|The potential use of environmental information to manage squid stocks|
Agnew, D.J.; Bessington, J.R.; Hill, S.L. (2002). The potential use of environmental information to manage squid stocks. Can. J. Fish. Aquat. Sci. 59(12): 1851-1857
In: Canadian Journal of Fisheries and Aquatic Sciences = Journal canadien des sciences halieutiques et aquatiques. National Research Council Canada: Ottawa. ISSN 0706-652X, more
Life cycle; Models; Recruitment; Simulation; SQUIDs; Squids; Stocks; Loligo gahi d'Orbigny, 1835 [WoRMS]; Falkland I. [Marine Regions]; Marine
|Authors|| || Top |
- Agnew, D.J.
- Bessington, J.R.
- Hill, S.L.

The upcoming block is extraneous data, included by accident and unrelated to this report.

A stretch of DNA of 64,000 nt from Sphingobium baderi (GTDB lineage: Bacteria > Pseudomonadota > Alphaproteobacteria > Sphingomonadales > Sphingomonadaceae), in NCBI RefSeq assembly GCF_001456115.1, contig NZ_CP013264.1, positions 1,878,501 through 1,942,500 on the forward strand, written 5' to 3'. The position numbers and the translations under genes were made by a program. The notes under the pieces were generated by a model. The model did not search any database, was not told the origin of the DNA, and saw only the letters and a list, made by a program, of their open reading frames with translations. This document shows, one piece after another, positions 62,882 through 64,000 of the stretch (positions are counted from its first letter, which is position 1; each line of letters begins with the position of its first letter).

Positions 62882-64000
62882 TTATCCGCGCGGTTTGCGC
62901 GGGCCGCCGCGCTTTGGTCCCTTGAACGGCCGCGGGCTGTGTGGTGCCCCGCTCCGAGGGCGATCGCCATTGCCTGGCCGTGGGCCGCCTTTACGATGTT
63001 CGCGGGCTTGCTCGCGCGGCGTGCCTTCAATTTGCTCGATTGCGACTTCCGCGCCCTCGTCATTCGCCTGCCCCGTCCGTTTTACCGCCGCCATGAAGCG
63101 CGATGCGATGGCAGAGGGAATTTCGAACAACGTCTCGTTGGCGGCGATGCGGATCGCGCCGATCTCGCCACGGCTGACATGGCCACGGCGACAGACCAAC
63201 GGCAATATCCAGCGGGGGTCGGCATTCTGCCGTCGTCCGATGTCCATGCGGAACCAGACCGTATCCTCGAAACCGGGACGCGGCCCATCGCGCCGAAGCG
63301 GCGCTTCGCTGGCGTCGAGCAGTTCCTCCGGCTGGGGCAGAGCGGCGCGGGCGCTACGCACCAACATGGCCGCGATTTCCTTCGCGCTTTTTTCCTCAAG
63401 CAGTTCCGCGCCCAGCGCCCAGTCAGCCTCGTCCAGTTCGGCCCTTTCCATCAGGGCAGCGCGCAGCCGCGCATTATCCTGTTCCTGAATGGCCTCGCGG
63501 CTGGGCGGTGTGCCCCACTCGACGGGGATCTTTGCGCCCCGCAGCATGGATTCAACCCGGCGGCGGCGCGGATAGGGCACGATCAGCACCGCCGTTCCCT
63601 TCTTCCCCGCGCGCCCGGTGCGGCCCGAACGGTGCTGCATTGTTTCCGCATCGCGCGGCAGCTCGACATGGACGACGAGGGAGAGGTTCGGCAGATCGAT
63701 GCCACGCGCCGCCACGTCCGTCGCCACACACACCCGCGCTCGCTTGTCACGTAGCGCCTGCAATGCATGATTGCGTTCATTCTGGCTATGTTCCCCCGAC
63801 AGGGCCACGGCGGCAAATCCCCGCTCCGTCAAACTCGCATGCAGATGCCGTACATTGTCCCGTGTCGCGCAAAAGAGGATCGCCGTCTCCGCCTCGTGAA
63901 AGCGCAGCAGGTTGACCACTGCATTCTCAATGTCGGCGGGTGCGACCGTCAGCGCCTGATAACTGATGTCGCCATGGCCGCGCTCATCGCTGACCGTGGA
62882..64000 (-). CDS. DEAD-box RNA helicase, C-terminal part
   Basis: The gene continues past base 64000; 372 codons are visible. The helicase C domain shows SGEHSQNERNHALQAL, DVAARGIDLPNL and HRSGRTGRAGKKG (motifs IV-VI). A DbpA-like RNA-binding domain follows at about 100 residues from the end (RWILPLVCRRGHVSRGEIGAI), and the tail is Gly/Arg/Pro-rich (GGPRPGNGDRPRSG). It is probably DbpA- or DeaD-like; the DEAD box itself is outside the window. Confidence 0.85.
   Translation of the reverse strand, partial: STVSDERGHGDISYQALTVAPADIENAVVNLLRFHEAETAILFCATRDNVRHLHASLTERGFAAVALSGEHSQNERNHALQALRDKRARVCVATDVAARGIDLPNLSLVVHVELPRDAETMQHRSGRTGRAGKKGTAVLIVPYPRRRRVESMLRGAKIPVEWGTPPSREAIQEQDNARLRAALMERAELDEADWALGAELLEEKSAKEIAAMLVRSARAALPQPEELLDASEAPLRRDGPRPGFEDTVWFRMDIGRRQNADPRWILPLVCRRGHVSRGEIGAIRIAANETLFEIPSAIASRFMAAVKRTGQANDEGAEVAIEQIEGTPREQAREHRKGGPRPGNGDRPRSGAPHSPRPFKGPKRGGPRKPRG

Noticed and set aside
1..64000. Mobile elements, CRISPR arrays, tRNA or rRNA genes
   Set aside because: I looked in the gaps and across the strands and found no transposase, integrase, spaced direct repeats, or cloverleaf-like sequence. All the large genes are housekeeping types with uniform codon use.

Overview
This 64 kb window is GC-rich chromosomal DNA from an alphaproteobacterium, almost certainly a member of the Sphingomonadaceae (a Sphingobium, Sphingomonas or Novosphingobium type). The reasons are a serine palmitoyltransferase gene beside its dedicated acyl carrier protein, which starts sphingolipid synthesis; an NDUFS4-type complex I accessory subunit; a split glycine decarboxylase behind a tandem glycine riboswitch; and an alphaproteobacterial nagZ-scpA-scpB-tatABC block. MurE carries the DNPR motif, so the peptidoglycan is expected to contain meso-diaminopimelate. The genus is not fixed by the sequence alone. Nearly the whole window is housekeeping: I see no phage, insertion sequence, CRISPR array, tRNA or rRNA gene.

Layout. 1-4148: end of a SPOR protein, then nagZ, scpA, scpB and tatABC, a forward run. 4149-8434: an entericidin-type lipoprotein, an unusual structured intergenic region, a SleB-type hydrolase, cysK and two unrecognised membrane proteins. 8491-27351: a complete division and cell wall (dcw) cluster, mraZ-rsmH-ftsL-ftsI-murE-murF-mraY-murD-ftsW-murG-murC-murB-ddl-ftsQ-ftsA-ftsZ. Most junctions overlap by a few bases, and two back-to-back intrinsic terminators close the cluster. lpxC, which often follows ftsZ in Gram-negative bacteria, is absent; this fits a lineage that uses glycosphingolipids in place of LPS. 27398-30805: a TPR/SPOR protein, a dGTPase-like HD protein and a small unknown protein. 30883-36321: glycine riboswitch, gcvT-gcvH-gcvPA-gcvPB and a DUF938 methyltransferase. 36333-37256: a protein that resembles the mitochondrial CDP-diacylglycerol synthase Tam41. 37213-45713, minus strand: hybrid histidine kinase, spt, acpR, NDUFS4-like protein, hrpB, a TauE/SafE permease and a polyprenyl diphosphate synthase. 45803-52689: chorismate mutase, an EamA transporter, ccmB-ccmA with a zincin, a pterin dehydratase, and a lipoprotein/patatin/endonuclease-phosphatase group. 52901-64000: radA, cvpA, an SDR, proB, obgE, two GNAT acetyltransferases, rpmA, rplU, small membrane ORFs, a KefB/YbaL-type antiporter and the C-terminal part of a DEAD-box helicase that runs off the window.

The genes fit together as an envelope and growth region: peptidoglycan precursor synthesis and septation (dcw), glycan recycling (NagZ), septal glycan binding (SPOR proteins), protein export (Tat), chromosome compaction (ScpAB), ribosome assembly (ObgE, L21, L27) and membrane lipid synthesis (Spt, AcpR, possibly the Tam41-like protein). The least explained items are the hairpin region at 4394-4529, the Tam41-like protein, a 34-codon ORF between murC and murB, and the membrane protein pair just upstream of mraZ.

Most commercially exploited squid species have short life cycles and stocks composed of recruits from a single cohort, the size of which is unknown prior to the fishing season. Recent studies suggest that strong environment-recruitment relationships may exist for a number of squid stocks. Using simulation models based on Falkland Island Patagonian squid (Loligo gahi), the recruit abundance of which is predicted by sea-surface temperature, we propose a method for using predictive relationships in the management of squid populations. We compare a management strategy based on recruitment prediction with historical data from the fishery, which was managed in the absence of these predictions. Our results suggest that varying effort on the basis of an environmental correlate of recruitment can reduce the risk of not meeting conservation targets while increasing yield. Effort has to be reduced in years of low abundance but licensing additional effort in years of high abundance increases long-term average catches. Even if effort levels were not allowed to vary by more than 50% between years, a management strategy for L. gahi based on prediction would have resulted in higher average catches and a reduced probability of the stock biomass falling below a notional conservation limit.